Namibia: Gawanas-Vugs Holds No Grudges Against Mutorwa

Reinstated Namibia Airports Company board deputy chairperson Beverly Gawanas-Vugs says she is looking forward to a productive relationship with minister John Mutorwa, despite the two having clashed over her recent removal from the board.

Gawanas-Vugs won a legal challenge against Mutorwa last week when he, in a settlement agreement, conceded to her demand to be reinstated as the NAC deputy board chairperson, a position from which she was unceremoniously removed two weeks ago.

The board member told The Namibian yesterday that she does "not dwell in the past", and looks "forward to a productive relationship with the minister, the ministry and fellow board members".

"I believe that both the minister and I should focus on turning the NAC into an efficient and effective airports management company - and this is not a small task," she said.

She added that she has a role to play in turning the company around, and will continue to ensure that all activities at the NAC are transparent and in the best interest of the company.

Mutorwa announced two weeks ago that he had appointed businessman Leake Hangala as the board chair and advocate Irene Visser to replace Gawanas-Vugs as the deputy board chair after the two were recommended to him by public enterprises minister Leon Jooste.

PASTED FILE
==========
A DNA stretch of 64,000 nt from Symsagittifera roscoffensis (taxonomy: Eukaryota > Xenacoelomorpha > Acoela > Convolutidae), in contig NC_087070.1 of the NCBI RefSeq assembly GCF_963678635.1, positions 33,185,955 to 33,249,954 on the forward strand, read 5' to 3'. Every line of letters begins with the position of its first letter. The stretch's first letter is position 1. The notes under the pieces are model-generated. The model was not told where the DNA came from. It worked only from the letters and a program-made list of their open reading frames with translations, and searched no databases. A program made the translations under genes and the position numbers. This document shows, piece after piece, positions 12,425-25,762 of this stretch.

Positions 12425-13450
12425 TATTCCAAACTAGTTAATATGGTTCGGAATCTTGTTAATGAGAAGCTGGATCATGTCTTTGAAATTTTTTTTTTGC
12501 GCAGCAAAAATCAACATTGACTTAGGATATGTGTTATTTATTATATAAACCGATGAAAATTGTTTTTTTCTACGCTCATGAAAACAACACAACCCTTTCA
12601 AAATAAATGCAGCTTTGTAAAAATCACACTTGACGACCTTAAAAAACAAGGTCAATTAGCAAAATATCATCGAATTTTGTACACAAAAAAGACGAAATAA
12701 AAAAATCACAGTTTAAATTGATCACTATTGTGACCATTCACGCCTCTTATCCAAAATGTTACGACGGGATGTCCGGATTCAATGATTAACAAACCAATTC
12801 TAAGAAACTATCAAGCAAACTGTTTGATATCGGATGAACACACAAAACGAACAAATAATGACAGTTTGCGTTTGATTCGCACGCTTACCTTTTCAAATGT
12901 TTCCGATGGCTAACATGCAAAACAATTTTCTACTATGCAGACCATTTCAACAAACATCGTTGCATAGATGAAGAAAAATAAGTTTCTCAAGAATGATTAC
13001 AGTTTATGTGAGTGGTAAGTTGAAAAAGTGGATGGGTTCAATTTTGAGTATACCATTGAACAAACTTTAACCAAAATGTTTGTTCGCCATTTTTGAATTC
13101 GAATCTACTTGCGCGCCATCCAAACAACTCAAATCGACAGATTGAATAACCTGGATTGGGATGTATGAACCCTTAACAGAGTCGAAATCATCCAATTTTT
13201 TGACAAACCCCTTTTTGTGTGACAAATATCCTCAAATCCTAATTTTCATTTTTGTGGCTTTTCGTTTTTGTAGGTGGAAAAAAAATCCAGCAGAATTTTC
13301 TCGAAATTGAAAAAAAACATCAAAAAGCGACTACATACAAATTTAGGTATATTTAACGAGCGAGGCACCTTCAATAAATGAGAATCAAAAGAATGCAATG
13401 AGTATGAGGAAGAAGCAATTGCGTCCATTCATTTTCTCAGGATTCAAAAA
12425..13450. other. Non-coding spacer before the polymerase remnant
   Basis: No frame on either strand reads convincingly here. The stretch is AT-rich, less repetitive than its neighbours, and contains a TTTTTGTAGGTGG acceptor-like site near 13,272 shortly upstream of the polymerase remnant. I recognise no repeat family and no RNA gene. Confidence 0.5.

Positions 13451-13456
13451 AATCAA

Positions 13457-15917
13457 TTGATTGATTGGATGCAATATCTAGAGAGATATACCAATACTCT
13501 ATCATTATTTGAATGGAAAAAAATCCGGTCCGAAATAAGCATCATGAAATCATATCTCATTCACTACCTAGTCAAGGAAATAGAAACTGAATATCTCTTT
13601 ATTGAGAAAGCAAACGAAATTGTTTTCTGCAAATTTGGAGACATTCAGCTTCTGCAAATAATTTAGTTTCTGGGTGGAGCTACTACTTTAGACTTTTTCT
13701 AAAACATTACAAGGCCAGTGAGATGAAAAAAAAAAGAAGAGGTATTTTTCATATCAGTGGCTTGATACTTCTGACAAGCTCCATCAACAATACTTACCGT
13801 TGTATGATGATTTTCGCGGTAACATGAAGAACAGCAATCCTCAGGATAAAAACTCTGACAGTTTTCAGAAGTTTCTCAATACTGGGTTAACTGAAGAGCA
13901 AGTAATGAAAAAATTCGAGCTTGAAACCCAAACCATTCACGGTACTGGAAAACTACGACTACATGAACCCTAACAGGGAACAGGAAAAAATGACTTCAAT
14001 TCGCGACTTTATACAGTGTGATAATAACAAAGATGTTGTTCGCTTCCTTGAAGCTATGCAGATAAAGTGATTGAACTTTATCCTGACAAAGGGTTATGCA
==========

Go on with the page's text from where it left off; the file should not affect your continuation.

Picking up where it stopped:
Jooste last week told The Namibian that he did not recommend the two for the top leadership positions, but only as members of the board, to replace the skills void left behind when former board chair Rodgers Kauta resigned.

The settlement agreement states that "First respondent [Mutorwa] accepts the review and setting aside of the decision removing the applicant [Gawanas-Vugs] from the third respondent [NAC]'s board of directors," the High Court settlement agreement reads.

It also states that Mutorwa pays Gawanas-Vugs' legal costs. The Namibian could not establish her legal fees' cost.

Minister Mutorwa was unavailable for comment by the time of going to print.

The deputy board chairperson took legal action against the minister after she learned through the media that she was no longer part of the NAC board.

Her lawyer, Sisa Namandje, argued that the minister did not act in accordance with the Companies Act when he removed her. The lawyer also submitted that reasonable and fair notice of her removal was not given to her, and that she was not given a fair and reasonable opportunity to make representations on why she should not be removed as a board member.

The airports company, a state-owned entity tasked with managing eight national airports countrywide, has been at the centre of struggles over the awarding of tenders worth billion of dollars. The outspoken Gawanas-Vugs is allegedly known to reject pressure from politicians and a clique of technocrats in the works ministry pushing for tenders.

The lack of transparency and sudden removal of Gawanas-Vugs came at a time when the NAC was set to award multibillion-dollar contracts, including the upcoming upgrading of Hosea Kutako International Airport, to winning bidders, with a loan from the Chinese government.

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